• City of Cambridge Maryland
  • City of Cambridge Maryland
  • City of Cambridge Maryland
  • City of Cambridge Maryland
  • City of Cambridge Maryland
  • City of Cambridge Maryland
  • City of Cambridge Maryland
  • City of Cambridge Maryland
  • City of Cambridge Maryland
  • City of Cambridge Maryland
  • City of Cambridge Maryland
  • City of Cambridge Maryland
  • City of Cambridge Maryland
  • City of Cambridge Maryland
  • City of Cambridge Maryland
  • City of Cambridge Maryland
  • City of Cambridge Maryland

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HPC Meeting Minutes

March 17, 2011

The Historic Preservation Commission met on Thursday, March 17, 2011 at the City Council Chambers, 305 Gay Street.  Chair Kathy Manicke called the meeting to order at 7:00 p.m.  Ms. Manicke began the meeting by taking roll call and swearing in the persons to testify.

Commissioners Attending: Kathy Manicke, Chair; Brian Roche; Jay Corvan

Absent:  Katie Clendaniel; Farrell McCoy; Gary Young, Vice Chair

Other Representatives Attending: Daniel L. Brandewie, City Planner II

APPROVAL OF MINUTES:    November 18, 2010; January 20, 2011; February 17, 2011

Mr. Roche moved to approve the minutes of November 18, 2010.  Mr. Corvan seconded the motion.  Motion carried unanimously.

Mr. Roche moved to approve the minutes of January 20, 2011.  Mr. Corvan seconded the motion.  Motion carried unanimously.

Mr. Roche moved to approve the minutes of February 17, 2011.  Mr. Corvan seconded the motion.  Motion carried unanimously.  

 

NEW CASES

HPC #33-11, "9 West End"- Lois Kampinsky, property owner,  requests to install a 4 ft high vinyl lattice fence along the south property line  with a 6 ft. grate at rear juncture of neighboring fence and one 4 ft. lattice gate in middle of run; install two 44' vinyl lattice gates near rear corners of house; to cover existing wood siding with Hardi-plank siding on east, south and 2nd floor of west sides of house; replace six 2 over 2 windows on 2nd floor with Marvin-wood vinyl clad replacement windows.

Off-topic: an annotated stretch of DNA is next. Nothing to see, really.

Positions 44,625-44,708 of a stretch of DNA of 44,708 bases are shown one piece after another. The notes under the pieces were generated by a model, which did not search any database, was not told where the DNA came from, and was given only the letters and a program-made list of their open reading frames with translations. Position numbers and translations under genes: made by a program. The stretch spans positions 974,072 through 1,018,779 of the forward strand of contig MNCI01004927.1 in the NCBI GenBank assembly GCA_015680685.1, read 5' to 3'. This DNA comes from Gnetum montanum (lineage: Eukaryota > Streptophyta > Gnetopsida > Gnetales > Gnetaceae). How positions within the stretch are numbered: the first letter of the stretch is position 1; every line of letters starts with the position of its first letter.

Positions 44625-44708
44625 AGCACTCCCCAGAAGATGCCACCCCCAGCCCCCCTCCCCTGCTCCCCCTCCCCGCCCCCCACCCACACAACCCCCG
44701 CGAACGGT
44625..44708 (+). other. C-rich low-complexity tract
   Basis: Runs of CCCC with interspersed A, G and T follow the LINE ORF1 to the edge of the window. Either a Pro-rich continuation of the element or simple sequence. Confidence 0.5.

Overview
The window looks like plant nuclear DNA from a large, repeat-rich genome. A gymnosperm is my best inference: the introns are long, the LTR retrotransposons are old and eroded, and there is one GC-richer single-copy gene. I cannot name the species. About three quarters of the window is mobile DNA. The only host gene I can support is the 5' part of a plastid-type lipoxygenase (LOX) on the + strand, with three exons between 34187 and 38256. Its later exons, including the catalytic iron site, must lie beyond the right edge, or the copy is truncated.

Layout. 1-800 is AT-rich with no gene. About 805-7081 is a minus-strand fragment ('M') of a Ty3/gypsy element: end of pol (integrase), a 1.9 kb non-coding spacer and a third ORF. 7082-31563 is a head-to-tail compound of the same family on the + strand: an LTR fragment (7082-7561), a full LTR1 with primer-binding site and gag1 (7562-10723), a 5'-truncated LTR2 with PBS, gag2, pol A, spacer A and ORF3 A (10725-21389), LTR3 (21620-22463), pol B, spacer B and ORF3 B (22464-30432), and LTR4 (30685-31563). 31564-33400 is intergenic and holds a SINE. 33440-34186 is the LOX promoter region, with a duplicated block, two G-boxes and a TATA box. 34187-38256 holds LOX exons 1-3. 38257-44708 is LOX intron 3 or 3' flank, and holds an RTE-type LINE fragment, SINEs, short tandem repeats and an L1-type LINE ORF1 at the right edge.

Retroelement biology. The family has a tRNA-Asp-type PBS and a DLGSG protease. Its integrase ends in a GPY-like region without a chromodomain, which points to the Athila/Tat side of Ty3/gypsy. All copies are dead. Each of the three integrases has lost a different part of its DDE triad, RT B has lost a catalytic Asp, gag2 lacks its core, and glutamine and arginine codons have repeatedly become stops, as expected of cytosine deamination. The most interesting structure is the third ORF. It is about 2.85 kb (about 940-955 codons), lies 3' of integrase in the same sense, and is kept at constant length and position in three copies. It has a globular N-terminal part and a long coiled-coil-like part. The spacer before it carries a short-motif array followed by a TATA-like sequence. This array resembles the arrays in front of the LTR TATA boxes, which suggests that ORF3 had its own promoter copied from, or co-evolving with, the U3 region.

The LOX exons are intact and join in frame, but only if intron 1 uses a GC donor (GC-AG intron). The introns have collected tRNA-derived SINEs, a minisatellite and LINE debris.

Mr. Corvan said he looked at the paint problem Ms. Kampinsky had with the house.  He picked up a piece of paint on the ground and it looked like it had failed from the old paint that was still on there when they painted over it.  It was pretty thick, so he guesses they primed and painted it.  Ms. Kampinsky said they scraped it, primed and painted it.  Mr. Corvan said what happened was they did not take the paint all the way down to the wood; so, that is probably why she is getting the failure.  He believes it is a paint failure as opposed to an endemic problem that one cannot solve.  He said it can be done; she is going to a great expense to remedy it, and she may want to look into that first.  He said this is his own observation; she may want to see if the painter will come back and make good on a bad paint job. 

Mr. Corvan said there is nothing fundamentally wrong with the approach Ms. Kampinsky is taking by putting Hardi-plank on top of the wood, other than the fact it is expensive and he doesn't think it is as good as the wood look because Hardi-plank is thinner than wood siding and one can tell the difference; he can.

Mr. Corvan said Ms. Kampinsky may want to consider CertainTeed beaded vinyl siding which is a vented siding and it looks like historic bead board and it looks better than what she has.  

Mr. Corvan said in regard to the fencing, he would prefer Ms. Kampinsky to go with a picket style fence.  Mr. Corvan said he did his homework on Cambridge and the Historic Preservation Commission (HPC) uses Cambridge as a precedent in historic homes.  Mr. Roche said there is a lot of the square lattice on the homes, particularly the larger homes in the districts.  He thinks she did well by not going with typically what is the more modern lattice.  Maybe the fences weren't made out of lattice, but it does mimic the look of what people used along their foundations.